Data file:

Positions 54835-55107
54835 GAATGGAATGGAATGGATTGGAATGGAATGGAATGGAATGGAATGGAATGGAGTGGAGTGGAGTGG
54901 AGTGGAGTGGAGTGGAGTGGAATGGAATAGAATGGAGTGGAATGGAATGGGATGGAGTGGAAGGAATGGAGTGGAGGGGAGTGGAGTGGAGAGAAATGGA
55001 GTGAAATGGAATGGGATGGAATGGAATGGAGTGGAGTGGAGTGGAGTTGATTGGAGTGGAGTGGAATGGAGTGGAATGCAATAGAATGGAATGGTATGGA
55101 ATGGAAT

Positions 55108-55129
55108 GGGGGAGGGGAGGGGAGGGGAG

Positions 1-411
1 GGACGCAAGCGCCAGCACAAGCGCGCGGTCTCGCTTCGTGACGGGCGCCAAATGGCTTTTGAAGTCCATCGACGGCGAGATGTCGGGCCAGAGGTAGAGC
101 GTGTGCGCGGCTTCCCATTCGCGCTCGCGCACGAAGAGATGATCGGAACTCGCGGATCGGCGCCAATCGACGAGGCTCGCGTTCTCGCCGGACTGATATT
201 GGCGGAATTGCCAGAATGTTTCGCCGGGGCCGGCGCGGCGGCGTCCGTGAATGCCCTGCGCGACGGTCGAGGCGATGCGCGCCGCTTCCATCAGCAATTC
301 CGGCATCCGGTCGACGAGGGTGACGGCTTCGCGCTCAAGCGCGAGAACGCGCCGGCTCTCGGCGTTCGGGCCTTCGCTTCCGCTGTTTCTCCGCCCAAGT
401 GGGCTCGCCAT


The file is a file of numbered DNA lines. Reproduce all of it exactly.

Positions 54835-55107
54835 GAATGGAATGGAATGGATTGGAATGGAATGGAATGGAATGGAATGGAATGGAGTGGAGTGGAGTGG
54901 AGTGGAGTGGAGTGGAGTGGAATGGAATAGAATGGAGTGGAATGGAATGGGATGGAGTGGAAGGAATGGAGTGGAGGGGAGTGGAGTGGAGAGAAATGGA
55001 GTGAAATGGAATGGGATGGAATGGAATGGAGTGGAGTGGAGTGGAGTTGATTGGAGTGGAGTGGAATGGAGTGGAATGCAATAGAATGGAATGGTATGGA
55101 ATGGAAT

Positions 55108-55129
55108 GGGGGAGGGGAGGGGAGGGGAG

Positions 1-411
1 GGACGCAAGCGCCAGCACAAGCGCGCGGTCTCGCTTCGTGACGGGCGCCAAATGGCTTTTGAAGTCCATCGACGGCGAGATGTCGGGCCAGAGGTAGAGC
101 GTGTGCGCGGCTTCCCATTCGCGCTCGCGCACGAAGAGATGATCGGAACTCGCGGATCGGCGCCAATCGACGAGGCTCGCGTTCTCGCCGGACTGATATT
201 GGCGGAATTGCCAGAATGTTTCGCCGGGGCCGGCGCGGCGGCGTCCGTGAATGCCCTGCGCGACGGTCGAGGCGATGCGCGCCGCTTCCATCAGCAATTC
301 CGGCATCCGGTCGACGAGGGTGACGGCTTCGCGCTCAAGCGCGAGAACGCGCCGGCTCTCGGCGTTCGGGCCTTCGCTTCCGCTGTTTCTCCGCCCAAGT
401 GGGCTCGCCAT